Private property or public property, which is not then open to the public, is posted with signs which give notice that entrance is forbidden.

A “conspicuous sign” shall mean a sign that is at least one (1) square foot in size and sufficiently lighted to be clear and visible and that is posted in a conspicuous location.

Here are a few of the cases and local regulations determined by city ordinances governing soliciting and door-to-door sales:

* Permit and registration requirements

Many cities require door-to-door salespeople to have licenses.  However, in the famous 2002 Supreme Court case: Watchtower Bible and Tract Society of New York Inc. v. Village of Stratton, Ohio, the court ruled this did not apply to religious proselytizing, distribution on handbills, and anonymous political speech. Therefore, it was deemed unconstitutional to require licensing for door-to-door solicitors representing these groups or for handbills from these same entities.

* Time restrictions

A U.S. Supreme Court precedent was set in 1987 with the case of: City of Watseka v. Illinois Public Action Council where the Court struck down an Illinois city’s ordinance barring all door-to-door soliciting before 9 A.M., after 5 P.M. and on Sundays and holidays, ruling it was a violation of the right to free speech.  This remains the Federal ruling on this matter.

* Solicitation Bans

Other attempts have been made by states, cities, and local municipalities to restrict door-to-door soliciting.  However, when challenged these are struck down by previous Supreme Court rulings.

To discover your local rulings regarding soliciting, go to your local state or city website and either find the link or give them a call.  If you can’t easily find the government site you’re looking for, here is a good place to begin:

http://www.statelocalgov.net/

Common questions about ‘no soliciting’ signs

What can I do if there is no ordinance or state law prohibiting soliciting?

Post a “No Soliciting” sign.  Just having the sign visible on your property is usually enough to deter most door-to-door salespeople.  Remember, even if there is no local ordinance strictly prohibiting soliciting, there are laws against trespassing.

Is it legal to post a ‘no soliciting’ sign even if there is no local ordinance or state law prohibiting or restricting soliciting?

Just as door-to-door solicitors have a right to free speech, so does the business owner or homeowner have the right to post a “no soliciting” sign on his or her property.  The only thing to remember is that you cannot use the sign to single out a particular group. For instance, you could have trouble if you posted a sign stating, “No Soliciting by Munchkins”.  You would not be violating any laws if the sign just said, “No Soliciting”.

What about laws regarding trespassing?  Don’t they apply to solicitors?

One of the legal definitions of trespass is, “the willful entry or remaining  upon any land or building after having been warned by the owner or occupant not to trespass (to enter the land or property of another without permission).”

For a residence, sufficient warning to a would-be trespasser includes any of the following:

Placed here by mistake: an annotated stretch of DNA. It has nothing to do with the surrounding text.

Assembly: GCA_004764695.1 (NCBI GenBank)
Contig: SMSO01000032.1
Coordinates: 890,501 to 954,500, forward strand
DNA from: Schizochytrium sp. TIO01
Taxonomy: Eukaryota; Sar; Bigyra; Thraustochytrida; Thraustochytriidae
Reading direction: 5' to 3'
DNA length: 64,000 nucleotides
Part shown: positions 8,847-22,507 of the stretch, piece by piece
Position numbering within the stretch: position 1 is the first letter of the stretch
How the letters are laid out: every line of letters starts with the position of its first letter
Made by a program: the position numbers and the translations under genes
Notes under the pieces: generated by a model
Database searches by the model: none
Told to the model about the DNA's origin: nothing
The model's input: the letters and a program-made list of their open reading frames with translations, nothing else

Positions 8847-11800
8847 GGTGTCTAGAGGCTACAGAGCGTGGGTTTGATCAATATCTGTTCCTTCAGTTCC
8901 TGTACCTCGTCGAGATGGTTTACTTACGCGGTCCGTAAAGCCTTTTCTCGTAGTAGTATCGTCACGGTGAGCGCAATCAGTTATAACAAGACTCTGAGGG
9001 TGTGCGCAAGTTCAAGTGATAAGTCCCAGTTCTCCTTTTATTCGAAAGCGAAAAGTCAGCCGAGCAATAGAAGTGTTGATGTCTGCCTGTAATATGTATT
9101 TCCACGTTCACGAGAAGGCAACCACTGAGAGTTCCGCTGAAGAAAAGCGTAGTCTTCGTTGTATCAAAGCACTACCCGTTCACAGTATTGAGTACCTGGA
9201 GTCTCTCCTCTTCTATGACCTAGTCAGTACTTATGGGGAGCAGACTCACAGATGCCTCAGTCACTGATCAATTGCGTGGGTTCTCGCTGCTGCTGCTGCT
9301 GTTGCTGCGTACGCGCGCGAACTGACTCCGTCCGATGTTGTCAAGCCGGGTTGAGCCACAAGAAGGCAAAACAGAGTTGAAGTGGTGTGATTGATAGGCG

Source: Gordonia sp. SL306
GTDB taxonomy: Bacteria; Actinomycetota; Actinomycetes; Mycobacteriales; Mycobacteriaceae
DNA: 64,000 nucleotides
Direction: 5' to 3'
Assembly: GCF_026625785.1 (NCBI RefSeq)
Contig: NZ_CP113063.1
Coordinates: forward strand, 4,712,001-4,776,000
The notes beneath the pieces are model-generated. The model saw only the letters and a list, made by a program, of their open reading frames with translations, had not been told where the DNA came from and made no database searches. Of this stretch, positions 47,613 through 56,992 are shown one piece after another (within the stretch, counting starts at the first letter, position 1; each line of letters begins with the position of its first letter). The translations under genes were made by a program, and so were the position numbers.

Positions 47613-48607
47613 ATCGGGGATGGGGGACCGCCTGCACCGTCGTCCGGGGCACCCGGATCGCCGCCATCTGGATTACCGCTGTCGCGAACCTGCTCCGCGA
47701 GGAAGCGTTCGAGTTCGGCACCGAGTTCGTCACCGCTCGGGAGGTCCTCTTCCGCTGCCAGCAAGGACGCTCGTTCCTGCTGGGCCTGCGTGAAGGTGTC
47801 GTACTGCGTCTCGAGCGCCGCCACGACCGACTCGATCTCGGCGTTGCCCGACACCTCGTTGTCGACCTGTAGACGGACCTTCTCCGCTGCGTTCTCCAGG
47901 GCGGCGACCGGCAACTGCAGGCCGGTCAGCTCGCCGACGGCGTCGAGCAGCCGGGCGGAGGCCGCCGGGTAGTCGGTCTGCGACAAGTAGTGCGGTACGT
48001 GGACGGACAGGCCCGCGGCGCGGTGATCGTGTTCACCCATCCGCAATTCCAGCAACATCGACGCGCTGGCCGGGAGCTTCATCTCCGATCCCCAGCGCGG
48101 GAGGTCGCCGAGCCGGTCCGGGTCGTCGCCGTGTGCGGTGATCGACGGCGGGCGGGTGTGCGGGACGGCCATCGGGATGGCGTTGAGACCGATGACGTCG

putting up a fence; or

making an oral or written demand to any guest to vacate the land or building.

Placing a clearly visible “No Soliciting” sign on your property is enough of a warning to invoke trespassing laws.

Do “No Soliciting” signs apply to religious groups?

The answer to this depends on where the sign is posted. The Supreme Court and several lower courts have ruled that the distribution of free literature and the giving of personal invitations cannot, by law, be restricted in the United States.

This means a “no solicitation” sign, posted at the entrance to a neighborhood, an apartment complex, or a mobile home park cannot legally prevent church visitation or proselytizing from taking place.

However, a “no solicitation” sign posted on an individual residence must by law be respected, and ignoring the sign could leave the visitor open to a trespassing charge.  

What do I do if solicitors ignore my sign?

Laws regulating salespeople are mostly written at the city or county level. Some cities and counties ban salespeople from violating a No Soliciting sign, while others don’t.

If you find salespeople ignore your, “No Soliciting” sign, the first thing to do is make sure the sign is easily seen and the wording is clear.  Then, if salespeople and other solicitors continue to knock on your door or approach you in your place of business, speak with them about it. Tell them you don’t want to talk to them.  Be as blunt as you like, without being threatening or rude. If a salesperson keeps coming back, call the company they work for and complain. If you are receiving flyers from a restaurant, construction company, or the like and want this to stop, just call the company.  

In the unlikely situation that you have invited a salesperson into your home and they refuse to leave – call the police.

Where to find your state’s solicitation laws

To discover your local rulings regarding soliciting, go to your local state or city website and either find the link or give them a call.  If you can’t easily find the government site you’re looking for, here is a good place to begin:

http://www.statelocalgov.net/

The overriding law in the U.S. as stated in the Constitution and reaffirmed by various Appellate Courts and the Supreme Court of the United States is that soliciting from door-to-door is an expression of the Right to Free Speech.  

This right is balanced by the rights to privacy and laws pertaining to trespassing.

However, putting aside the Federal laws and local ordinances, the best protection from solicitors remains the humble “No Soliciting” sign.

Create or order your custom “no soliciting” sign to keep your house solicitor-free with BestofSigns.com!